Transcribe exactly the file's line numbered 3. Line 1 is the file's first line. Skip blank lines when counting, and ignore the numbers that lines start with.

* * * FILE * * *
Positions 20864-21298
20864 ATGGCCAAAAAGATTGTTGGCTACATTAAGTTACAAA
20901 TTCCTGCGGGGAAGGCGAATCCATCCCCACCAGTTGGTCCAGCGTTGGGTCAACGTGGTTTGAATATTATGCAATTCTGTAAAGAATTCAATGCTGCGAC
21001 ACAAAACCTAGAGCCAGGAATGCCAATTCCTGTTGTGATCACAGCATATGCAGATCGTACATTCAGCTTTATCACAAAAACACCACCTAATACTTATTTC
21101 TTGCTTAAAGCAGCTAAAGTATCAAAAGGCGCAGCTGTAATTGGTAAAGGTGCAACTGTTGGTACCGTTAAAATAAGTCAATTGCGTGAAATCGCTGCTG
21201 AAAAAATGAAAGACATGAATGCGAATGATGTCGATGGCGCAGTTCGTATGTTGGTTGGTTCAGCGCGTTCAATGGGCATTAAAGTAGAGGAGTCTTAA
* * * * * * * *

20901 TTCCTGCGGGGAAGGCGAATCCATCCCCACCAGTTGGTCCAGCGTTGGGTCAACGTGGTTTGAATATTATGCAATTCTGTAAAGAATTCAATGCTGCGAC